Continuing Patterns With Fractions, Decimals & Whole Numbers

Instructor: Laura Pennington

Laura received her Master's degree in Pure Mathematics from Michigan State University. She has 15 years of experience teaching collegiate mathematics at various institutions.

This lesson will have a quick review of the definitions of whole numbers, fractions, and decimals. Then, we will look at patterns of these types of numbers and the process of continuing these patterns based on identifying rules that a pattern follows.

Fractions, Decimals, and Whole Numbers

Mathematicians love pizza! Not only because of how delicious it is, but also because pizza is a great tool for studying numbers. You see, if we let a whole pizza represent the number 1, then parts of that pizza can be thought of as parts of the number 1. In mathematics, these values represent three different types of numbers, and those are whole numbers, fractions, and decimals.

  • Whole Numbers: The counting numbers with the number 0; 0, 1, 2, 3, …
  • Fractions: These numbers are part of a whole number; a/b, where a and b are whole numbers.
  • Decimals: These numbers are part of a whole number. They contain a decimal point with digits extending past the decimal point.

For example, 3 whole pizzas represent the whole number 3, or if a pizza is sliced in 8 equal-sized slices, then one slice represents the fraction 1/8, or the decimal 0.125.


Pretty neat, wouldn't you agree? Well, if you think that's neat, you'll be happy to hear that the excitement of relating pizzas and numbers doesn't stop there! Pizzas are also great for studying patterns with these numbers!

Patterns with Fractions, Decimals, and Whole Numbers

A pattern of numbers is an arrangement of numbers that follows a specific rule or set of rules. Suppose that a certain pizza parlor can put four pizzas in the oven at a time. Therefore, after each batch of pizzas come out of the oven, the number of pizzas that the pizza parlor has made that day goes up by four. This is a pattern that continues throughout the day.

Notice that the running total number of pizzas made can be written as a sequence, or list, of whole numbers.

  • 0, 4, 8, 12, 16, …

We see this is a pattern of whole numbers! Do you see a rule that the pattern follows? If you are thinking that each consecutive number goes up by 4, then you are correct!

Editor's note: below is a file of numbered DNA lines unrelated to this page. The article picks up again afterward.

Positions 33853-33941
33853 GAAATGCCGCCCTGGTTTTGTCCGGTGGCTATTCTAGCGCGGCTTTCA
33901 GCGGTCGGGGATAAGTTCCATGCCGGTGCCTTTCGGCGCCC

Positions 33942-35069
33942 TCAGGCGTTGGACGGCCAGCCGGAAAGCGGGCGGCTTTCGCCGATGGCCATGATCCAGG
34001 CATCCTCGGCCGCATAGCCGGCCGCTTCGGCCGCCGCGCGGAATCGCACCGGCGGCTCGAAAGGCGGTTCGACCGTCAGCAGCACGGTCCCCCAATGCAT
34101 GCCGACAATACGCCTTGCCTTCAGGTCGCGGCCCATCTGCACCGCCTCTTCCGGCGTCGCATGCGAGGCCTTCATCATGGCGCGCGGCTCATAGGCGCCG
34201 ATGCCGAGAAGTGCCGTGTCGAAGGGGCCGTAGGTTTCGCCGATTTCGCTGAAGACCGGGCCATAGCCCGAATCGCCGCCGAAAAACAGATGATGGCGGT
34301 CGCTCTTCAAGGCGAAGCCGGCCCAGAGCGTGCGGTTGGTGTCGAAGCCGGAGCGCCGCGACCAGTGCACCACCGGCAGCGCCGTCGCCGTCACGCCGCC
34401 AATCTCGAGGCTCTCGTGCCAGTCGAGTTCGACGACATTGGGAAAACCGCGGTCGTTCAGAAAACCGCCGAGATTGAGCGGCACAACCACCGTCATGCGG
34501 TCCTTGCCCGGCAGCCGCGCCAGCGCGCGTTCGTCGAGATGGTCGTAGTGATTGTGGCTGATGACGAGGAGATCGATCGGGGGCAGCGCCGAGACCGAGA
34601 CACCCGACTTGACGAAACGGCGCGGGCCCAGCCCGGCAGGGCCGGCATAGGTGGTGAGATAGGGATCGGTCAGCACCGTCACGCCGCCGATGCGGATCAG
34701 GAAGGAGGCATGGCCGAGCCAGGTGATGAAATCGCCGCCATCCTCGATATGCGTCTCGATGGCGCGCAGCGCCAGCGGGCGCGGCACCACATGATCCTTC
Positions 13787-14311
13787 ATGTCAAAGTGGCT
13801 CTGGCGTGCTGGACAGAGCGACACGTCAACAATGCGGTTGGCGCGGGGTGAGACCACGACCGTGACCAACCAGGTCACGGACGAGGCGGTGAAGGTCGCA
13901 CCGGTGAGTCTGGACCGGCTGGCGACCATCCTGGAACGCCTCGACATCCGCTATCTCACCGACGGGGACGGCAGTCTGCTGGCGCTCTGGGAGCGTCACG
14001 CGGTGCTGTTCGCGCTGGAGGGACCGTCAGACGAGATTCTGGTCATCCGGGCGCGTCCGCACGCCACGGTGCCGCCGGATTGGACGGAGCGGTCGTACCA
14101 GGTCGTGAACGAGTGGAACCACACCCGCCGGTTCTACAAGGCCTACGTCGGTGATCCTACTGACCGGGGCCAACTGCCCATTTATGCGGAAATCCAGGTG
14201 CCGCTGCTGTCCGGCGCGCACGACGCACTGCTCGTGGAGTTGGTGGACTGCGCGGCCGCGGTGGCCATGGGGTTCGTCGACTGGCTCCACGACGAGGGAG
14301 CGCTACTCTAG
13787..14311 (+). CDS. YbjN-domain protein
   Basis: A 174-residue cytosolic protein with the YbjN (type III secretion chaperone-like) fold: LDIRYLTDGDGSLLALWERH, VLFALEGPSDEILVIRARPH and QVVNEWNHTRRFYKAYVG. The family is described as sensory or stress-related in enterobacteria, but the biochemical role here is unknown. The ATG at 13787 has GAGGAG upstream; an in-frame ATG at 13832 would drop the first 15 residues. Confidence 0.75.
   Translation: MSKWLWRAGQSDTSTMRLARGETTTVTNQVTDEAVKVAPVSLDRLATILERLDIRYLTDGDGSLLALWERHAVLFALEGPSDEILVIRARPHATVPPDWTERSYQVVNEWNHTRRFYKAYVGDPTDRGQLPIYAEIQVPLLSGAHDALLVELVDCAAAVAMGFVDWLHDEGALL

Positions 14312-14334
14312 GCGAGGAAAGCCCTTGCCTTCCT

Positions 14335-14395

Based on this, what do we think would be the next number in the sequence after 16? Hmm…well, the next number should be 4 more than 16.

  • 16 + 4 = 20

It looks like 20 would be the next number in the pattern. Yum! That's a lot of pizza!

Now, let's suppose that you have a group of friends over, so you order a pizza to eat that is sliced into 10 equal-sized pieces. In other words, one slice of pizza represents the fraction 1/10, and we can represent the whole pizza as 10/10, or 1.

Each time somebody eats a slice of pizza, the amount of pizza goes down by 1/10, so the amount of pizza left after each slice is eaten, one by one, can be put into a sequence, or pattern, of fractions.

  • 10/10, 9/10, 8/10, 7/10, …

Ah! We've got a pattern of fractions! Do you see the rule that this pattern follows, and can you use it to continue the pattern? I bet you can! We see that each term in the pattern goes down by 1/10, so to find the next term in the sequence, we simply subtract 1/10 from 7/10.

  • 7/10 - 1/10 = 6/10

Then to get the next term, we subtract 1/10 from 6/10, and we continue this pattern until there are no more pieces of pizza left.

  • 10/10, 9/10, 8/10, 7/10, 6/10, 5/10, 4/10, 3/10, 2/10, 1/10, 0/10

We can also look at this pattern of fractions as a pattern of decimals. If we write the fractions as decimals, we have the following sequence:

  • 1.0, 0.9, 0.8, 0.7, …

Notice this still follows the pattern of each term going down by 1/10. It's just displayed in decimal form, so each term goes down by 0.1, and that is the rule that we can use to continue this pattern of decimal numbers.

  • 1.0, 0.9, 0.8, 0.7, 0.6, 0.5, 0.4, 0.3, 0.2, 0.1, 0.0


More Examples

Let's just look at a few more examples. Consider the following patterns, and let's figure out what number comes next in each of them.

  1. 2, 4, 8, 16, …
  2. 1/1, 1/2, 1/3, 1/4, 1/5, …
  3. 0.1, 0.12, 0.123, 0.1234, …

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